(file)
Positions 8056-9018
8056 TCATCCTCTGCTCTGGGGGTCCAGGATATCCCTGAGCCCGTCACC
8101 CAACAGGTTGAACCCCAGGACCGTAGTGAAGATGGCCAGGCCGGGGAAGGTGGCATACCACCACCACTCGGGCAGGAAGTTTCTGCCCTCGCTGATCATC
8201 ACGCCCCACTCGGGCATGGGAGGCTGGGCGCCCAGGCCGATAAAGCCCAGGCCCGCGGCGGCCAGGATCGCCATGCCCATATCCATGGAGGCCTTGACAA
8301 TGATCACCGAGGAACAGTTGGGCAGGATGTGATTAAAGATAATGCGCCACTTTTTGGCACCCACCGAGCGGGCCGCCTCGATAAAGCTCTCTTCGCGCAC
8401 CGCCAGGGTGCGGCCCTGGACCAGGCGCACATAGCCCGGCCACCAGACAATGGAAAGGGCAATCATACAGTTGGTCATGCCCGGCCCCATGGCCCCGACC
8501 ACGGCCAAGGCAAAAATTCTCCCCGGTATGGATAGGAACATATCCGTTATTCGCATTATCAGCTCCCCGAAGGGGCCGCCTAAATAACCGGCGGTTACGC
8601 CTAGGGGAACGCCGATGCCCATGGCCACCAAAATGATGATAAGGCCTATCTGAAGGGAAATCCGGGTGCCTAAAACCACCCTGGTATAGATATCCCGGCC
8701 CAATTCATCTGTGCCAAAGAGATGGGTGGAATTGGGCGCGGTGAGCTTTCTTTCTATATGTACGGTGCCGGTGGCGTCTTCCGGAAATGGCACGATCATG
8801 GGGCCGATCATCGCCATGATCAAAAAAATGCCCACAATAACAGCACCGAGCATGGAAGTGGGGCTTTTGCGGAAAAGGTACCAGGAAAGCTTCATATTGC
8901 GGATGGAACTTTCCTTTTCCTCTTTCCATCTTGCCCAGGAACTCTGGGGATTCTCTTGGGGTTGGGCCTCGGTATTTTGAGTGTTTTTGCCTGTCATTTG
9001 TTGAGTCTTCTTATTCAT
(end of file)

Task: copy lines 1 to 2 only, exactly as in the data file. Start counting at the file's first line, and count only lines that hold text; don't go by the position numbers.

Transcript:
Positions 8056-9018
8056 TCATCCTCTGCTCTGGGGGTCCAGGATATCCCTGAGCCCGTCACC